The described use of appropriated funds violates the gratuities clause. For its expenditure or forbearance to collect, the State must receive something new, worth the money paid or let go, as determined by the appropriate state agency as a fiduciary of public funds.
You have asked whether a proposed appropriation would violate the ban against governmental gratuities. As you report the issue in your letter, the proposed appropriation would be made "to the Department of Natural Resources and then would be given to the Paralympic Organizing Committee which would in turn pay Georgia Tech for past due rent and other expenses owing from last summer." The Atlanta Paralympic Organizing Committee ("APOC") is a private corporation, which contracted with the Board of Regents for the use of part of the Georgia Tech campus during the Paralympic Games. APOC's payment was due last August, but Regents and APOC then further contracted to postpone it, in return for interest and for security in the form of a bank letter of credit. The current issue concerns the postponed payment.
The Department of Natural Resources may not "give" a private corporation any amount of money, and the Board of Regents may
not "give up" a liquidated claim it has for the use of its facilities. The gratuities clause denies the State the power "to grant any donation or gratuity or to forgive any debt or obligation owing to the public . . . [or to] grant or authorize extra compensation to any public officer, agent, or contractor after the service has been rendered or the contract entered into." Ga. Const. 1983, Art. III, Sec. VI, Para. VI(a).
The circumstantial detail related in your letter is not reflected in the appropriation being considered. The current appropriations to the Department of Natural Resources already contain the following item (see 1996 Ga. Laws 1529, 1560-61):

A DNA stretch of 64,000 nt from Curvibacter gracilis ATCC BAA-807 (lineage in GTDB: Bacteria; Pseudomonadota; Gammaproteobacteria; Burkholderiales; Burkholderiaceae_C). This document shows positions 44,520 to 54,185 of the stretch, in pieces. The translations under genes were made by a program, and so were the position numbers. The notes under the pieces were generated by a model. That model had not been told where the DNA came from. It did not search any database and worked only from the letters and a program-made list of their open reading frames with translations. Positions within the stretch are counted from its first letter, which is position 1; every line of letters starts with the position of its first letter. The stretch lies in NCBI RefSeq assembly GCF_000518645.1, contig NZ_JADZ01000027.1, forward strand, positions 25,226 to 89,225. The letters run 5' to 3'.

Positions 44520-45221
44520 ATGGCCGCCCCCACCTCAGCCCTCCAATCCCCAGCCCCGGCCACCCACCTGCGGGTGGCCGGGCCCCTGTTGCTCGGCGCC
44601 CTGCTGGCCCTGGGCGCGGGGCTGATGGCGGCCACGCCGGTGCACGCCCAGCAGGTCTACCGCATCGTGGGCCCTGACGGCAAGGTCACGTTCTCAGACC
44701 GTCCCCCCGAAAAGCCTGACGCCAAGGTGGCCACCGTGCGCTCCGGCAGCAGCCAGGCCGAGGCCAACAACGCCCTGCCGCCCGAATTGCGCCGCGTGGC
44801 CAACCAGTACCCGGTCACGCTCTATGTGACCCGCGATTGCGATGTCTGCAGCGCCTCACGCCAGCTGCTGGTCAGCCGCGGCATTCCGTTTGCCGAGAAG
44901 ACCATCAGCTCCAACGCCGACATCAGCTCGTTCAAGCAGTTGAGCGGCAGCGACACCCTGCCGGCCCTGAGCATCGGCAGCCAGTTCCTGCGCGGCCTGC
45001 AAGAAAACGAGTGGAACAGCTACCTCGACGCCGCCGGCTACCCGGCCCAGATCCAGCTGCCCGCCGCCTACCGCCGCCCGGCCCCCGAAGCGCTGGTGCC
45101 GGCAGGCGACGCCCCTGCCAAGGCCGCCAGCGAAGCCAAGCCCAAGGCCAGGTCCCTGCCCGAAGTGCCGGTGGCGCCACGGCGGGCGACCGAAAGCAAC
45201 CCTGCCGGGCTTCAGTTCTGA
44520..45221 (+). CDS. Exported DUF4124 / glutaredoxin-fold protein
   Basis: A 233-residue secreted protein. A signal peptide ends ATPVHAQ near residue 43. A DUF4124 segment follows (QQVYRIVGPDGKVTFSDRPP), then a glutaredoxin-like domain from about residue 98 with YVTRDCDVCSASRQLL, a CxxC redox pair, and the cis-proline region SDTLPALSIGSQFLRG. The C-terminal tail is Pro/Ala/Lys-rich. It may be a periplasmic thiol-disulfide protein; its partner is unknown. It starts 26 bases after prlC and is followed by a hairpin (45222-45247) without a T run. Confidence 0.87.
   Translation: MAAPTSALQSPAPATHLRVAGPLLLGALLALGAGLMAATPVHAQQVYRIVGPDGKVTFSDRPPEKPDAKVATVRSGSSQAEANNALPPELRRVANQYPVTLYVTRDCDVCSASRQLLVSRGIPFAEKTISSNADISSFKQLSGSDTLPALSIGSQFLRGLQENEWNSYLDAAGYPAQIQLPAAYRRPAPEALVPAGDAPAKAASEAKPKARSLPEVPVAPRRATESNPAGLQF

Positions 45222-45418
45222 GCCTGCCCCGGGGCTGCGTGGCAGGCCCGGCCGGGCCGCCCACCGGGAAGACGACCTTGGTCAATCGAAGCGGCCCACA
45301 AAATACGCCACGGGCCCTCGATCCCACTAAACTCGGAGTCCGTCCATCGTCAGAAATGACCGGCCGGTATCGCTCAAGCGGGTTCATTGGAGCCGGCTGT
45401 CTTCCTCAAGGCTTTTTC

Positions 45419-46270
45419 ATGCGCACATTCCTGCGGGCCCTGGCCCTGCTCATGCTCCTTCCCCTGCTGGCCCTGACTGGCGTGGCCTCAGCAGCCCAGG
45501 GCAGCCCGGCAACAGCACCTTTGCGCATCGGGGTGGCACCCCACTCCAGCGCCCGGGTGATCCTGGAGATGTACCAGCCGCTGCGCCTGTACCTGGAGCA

Contracts: Paralympic Games $ 895,000
Pending House Bill 34, in the version passed by the House, would increase the amount to $1,795,000 without changing the language. The Senate version would leave the line as it is.
As an appropriation, neither version does more than authorize a draw of funds from the treasury, up to the stated amount for the stated purpose, i.e., contracts having to do with the Paralympic Games. Ga. Const. 1983, Art. III, Sec. IX, Para. I and III; O.C.G.A. § 45-12-71(1); 1991 Op. Att'y Gen. 91-26. Whether a budget unit receiving an appropriation can spend it for the stated purpose is a question of separately enacted, general law powers, which an appropriation cannot provide or vary. In other words, the Department of Natural Resources may draw down this appropriation for a contract pertaining to the Paralympic Games if the contract is within its powers to make, and if DNR otherwise complies with the legal requirements for such a contract. Other than to rule out a gift, I do not undertake here to give all the transactional advice which may be appropriate in a given instance.
It is, therefore, my official opinion that the Department of Natural Resources may not use the described appropriation for a gratuity. For its expenditure or forbearance to collect, the State must receive something new, worth the money paid or let go, as determined by the appropriate state agency as a fiduciary of public funds.
JOHN B. BALLARD, JR.
Senior Assistant Attorney General